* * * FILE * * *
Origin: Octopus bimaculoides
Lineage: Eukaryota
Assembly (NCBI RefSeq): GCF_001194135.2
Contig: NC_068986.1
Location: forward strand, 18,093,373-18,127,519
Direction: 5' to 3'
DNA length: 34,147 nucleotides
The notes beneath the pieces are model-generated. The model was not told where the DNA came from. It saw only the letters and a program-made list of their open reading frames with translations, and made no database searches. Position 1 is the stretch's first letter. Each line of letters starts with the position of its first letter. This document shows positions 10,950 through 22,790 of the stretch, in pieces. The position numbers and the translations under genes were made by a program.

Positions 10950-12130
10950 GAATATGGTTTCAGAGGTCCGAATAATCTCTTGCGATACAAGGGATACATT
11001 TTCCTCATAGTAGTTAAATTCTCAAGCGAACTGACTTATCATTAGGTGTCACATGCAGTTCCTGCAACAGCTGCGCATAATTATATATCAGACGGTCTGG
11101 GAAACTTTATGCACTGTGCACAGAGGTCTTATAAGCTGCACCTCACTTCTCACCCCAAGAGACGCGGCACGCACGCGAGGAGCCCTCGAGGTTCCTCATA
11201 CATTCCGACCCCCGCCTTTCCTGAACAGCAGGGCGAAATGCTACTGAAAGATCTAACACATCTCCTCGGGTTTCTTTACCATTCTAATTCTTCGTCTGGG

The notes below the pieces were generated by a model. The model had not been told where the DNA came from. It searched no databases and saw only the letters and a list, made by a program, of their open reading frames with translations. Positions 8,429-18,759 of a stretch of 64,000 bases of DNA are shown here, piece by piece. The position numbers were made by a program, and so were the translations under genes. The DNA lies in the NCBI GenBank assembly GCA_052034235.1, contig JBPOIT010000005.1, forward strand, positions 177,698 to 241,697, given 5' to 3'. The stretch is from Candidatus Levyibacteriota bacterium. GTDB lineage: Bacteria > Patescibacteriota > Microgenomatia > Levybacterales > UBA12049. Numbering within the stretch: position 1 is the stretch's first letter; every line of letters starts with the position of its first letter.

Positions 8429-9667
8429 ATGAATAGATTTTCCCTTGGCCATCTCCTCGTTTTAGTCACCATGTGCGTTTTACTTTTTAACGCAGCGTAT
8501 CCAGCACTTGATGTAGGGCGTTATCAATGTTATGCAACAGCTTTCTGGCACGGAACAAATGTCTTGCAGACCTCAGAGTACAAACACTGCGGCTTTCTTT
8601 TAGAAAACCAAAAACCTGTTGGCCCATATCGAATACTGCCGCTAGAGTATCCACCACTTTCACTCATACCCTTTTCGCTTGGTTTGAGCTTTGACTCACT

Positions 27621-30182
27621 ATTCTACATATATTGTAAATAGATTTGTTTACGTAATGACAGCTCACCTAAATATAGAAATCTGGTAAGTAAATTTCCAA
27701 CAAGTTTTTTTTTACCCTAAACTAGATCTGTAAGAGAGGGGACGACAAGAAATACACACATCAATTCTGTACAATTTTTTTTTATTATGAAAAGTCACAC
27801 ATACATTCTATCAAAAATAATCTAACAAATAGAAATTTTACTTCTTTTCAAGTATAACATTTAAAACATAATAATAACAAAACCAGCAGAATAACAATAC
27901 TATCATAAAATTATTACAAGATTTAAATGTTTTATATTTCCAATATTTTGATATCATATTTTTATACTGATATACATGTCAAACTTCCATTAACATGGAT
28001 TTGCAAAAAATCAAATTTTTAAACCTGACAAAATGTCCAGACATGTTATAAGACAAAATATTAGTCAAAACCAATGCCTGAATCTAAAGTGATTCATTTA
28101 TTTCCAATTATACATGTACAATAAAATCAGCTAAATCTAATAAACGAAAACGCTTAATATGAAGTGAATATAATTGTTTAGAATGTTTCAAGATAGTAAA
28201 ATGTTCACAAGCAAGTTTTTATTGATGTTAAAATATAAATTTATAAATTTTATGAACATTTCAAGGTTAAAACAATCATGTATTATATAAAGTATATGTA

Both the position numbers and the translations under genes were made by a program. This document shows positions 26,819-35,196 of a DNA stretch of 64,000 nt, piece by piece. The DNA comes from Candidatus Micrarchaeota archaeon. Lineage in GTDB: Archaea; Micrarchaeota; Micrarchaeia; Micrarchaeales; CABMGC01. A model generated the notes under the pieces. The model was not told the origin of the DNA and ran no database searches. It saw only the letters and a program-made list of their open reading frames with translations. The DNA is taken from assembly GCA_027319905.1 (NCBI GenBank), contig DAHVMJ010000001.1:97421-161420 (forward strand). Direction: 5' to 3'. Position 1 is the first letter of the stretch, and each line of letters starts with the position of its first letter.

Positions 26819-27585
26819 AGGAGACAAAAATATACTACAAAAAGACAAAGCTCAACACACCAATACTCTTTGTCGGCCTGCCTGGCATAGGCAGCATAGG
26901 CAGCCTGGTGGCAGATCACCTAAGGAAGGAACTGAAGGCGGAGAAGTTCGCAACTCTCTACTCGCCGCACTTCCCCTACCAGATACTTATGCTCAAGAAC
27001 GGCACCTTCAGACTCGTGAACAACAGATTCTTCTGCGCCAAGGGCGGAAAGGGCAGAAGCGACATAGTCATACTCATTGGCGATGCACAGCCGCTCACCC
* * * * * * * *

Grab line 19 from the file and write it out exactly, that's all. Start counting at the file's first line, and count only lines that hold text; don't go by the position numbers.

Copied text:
Positions 27621-30182